"The shadow self is not of itself evil; it just allows you to do evil without calling it evil."~Fr. Richard Rohr
It's not a coincidence that the seminal book on sex addiction is called Out of the Shadows, by Patrick Carnes. But not just sex addicts who know about living in the shadows – anyone who's living a secret knows.
Fr. Rohr is, of course, pointing to the shadow self, not just a life in the shadows. It's not the shadow self that's the problem, he argues, it's our refusal to acknowledge it. It's our insistence that it's not really there. In other words, it's our ability to convince ourselves that we're not doing anything wrong...all while doing something wrong. It's our ego that we need to do battle with, not our shadow.
This ego rears its head (and often roars) whenever we want to talk about our spouse's betrayal and they bark at us to stop "living in the past". The ego shows up to ensure that the shadow self can stay hidden, to allow our spouse to maintain the conviction that he didn't really do anything wrong. If he doesn't have to really acknowledge the consequences, it's far easier to minimize them.
But ego gets in our way too. Whenever we insist that we could "never" cheat ourselves. Whenever we refuse to admit that we just might be capable of inflicting the same pain on someone in certain circumstances. Whenever we're absolutely sure we're right, that's ego. And it stands between us and a deeper, richer relationship – not only with our spouses but with ourselves.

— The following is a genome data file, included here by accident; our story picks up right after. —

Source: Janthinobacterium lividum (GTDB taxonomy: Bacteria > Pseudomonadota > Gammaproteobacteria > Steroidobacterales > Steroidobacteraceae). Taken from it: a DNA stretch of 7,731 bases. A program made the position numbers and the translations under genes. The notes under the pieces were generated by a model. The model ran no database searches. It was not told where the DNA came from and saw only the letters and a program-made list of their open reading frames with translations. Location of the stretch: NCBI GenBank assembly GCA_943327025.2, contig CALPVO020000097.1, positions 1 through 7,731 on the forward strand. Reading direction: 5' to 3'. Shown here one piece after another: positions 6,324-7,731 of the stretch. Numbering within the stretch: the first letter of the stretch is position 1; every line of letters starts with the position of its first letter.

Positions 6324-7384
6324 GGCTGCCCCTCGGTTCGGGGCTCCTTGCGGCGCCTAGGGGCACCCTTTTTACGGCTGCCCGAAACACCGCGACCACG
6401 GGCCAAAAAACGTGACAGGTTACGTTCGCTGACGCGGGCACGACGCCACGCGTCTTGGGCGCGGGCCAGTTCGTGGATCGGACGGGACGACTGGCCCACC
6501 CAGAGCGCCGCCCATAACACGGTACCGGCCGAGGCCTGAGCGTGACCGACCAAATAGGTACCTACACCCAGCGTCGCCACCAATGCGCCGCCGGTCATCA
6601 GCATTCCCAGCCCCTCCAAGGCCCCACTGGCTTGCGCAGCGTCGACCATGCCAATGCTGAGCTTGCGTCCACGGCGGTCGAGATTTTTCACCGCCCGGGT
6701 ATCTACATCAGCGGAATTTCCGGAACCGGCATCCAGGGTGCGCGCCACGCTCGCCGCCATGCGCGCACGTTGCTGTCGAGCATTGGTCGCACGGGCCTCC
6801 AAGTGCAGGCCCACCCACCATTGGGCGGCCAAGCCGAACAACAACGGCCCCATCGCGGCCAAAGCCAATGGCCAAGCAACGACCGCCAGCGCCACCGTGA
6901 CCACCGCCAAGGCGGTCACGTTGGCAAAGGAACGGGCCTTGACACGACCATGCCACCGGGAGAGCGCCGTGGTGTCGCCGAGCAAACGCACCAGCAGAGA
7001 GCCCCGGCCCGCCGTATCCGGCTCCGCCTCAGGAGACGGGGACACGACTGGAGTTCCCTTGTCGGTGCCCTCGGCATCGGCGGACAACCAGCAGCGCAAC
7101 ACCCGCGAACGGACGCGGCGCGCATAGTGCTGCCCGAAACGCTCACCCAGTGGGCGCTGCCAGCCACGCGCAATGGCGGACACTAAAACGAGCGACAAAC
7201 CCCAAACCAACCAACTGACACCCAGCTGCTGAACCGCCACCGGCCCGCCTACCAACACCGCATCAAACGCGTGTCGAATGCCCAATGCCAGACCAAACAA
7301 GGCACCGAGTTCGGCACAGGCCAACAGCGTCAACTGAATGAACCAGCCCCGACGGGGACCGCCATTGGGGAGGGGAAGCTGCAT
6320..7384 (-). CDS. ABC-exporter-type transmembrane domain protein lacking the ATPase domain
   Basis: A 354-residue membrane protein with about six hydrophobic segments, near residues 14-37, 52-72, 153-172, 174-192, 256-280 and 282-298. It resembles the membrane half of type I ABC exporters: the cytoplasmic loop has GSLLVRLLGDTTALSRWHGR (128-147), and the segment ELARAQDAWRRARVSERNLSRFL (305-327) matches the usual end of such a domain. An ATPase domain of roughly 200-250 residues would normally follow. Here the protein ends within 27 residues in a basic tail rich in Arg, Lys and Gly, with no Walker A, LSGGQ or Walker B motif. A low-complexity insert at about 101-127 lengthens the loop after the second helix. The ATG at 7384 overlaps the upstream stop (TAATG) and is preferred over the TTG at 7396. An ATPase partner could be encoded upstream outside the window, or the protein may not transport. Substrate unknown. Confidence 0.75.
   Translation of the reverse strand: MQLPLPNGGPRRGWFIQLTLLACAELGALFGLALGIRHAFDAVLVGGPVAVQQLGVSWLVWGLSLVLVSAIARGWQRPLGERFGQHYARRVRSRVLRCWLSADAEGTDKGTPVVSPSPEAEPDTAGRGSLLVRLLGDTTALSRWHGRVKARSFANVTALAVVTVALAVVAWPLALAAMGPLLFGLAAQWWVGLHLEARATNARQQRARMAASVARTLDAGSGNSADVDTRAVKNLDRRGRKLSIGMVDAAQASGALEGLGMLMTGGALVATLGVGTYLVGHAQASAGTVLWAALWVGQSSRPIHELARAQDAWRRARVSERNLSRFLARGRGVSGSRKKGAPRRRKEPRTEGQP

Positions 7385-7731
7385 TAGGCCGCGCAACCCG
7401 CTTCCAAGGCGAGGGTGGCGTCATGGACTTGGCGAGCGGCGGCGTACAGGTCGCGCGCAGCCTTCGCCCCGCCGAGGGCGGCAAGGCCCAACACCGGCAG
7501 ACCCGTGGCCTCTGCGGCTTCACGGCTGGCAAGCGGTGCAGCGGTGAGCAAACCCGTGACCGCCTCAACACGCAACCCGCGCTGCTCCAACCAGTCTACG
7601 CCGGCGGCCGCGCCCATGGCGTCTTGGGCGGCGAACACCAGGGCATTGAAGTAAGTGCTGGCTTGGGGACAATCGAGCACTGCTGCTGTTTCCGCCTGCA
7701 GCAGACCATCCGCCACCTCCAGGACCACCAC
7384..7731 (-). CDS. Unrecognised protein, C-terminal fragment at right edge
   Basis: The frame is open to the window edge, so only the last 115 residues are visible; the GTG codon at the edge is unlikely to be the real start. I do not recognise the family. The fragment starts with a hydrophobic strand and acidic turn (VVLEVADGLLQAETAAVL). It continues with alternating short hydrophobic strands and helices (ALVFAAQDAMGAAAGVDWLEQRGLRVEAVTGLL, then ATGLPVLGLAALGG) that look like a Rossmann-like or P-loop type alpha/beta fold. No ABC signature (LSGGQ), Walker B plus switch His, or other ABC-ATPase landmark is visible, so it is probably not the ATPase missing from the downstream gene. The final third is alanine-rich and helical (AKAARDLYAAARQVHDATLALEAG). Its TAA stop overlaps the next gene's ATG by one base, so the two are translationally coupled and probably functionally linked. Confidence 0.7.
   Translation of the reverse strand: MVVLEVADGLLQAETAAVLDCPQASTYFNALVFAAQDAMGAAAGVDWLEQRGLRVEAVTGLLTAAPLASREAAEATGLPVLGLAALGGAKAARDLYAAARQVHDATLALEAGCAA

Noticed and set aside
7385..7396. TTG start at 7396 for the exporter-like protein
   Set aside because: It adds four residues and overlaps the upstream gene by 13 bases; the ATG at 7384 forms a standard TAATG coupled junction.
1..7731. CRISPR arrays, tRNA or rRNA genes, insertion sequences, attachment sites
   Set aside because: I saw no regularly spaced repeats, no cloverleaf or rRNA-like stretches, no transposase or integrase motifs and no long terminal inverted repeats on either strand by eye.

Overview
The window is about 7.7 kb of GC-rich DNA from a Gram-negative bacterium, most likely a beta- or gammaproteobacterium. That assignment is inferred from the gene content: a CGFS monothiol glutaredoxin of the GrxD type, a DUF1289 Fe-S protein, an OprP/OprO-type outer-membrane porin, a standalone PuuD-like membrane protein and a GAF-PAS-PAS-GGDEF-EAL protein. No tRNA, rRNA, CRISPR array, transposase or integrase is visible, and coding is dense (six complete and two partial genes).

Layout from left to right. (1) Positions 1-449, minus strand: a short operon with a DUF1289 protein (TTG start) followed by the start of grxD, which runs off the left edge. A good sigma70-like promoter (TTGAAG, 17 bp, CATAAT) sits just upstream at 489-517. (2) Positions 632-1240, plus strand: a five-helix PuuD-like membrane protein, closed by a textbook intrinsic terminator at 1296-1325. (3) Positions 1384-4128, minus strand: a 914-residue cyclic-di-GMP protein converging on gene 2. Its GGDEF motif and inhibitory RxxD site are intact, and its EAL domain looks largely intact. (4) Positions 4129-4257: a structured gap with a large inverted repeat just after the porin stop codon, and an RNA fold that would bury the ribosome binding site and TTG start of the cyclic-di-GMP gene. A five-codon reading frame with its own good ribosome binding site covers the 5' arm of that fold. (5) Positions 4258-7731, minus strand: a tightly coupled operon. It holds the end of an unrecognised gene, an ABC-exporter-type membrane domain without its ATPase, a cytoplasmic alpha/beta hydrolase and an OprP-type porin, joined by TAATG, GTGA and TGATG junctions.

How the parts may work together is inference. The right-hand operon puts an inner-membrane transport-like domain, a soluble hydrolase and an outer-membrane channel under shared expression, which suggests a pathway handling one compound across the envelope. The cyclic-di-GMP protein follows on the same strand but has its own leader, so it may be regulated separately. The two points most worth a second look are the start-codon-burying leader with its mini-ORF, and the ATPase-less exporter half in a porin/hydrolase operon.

We all have a shadow self. None of us is free of one. The difference is between those who acknowledge it and those who deny it. Those who acknowledge it are able to shine a light on it, examine it, and thereby diminish its power. We see its tricks. We expose it as a charlatan. But it never completely vanishes.
Those who deny their shadow continue to make choices that hurt not only others but themselves. They continue to blame everybody else for the messes. They make the same mistakes and wonder why nothing changes for them. They vacillate between thinking they're better than everybody else and thinking they're worse – false arrogance and self-loathing.
The way out seems simple but requires enormous courage: Look at your own shadow self. Open your mind to the knowledge that we all have the potential to make huge mistakes, to hurt people we love. This isn't about letting people off the hook for the pain they've caused us, it's about letting ourselves off the hook. It's about realizing that we're all messy. It's about loving and accepting ourselves – our full selves – while no longer being tricked by our shadow selves. Or anyone else's.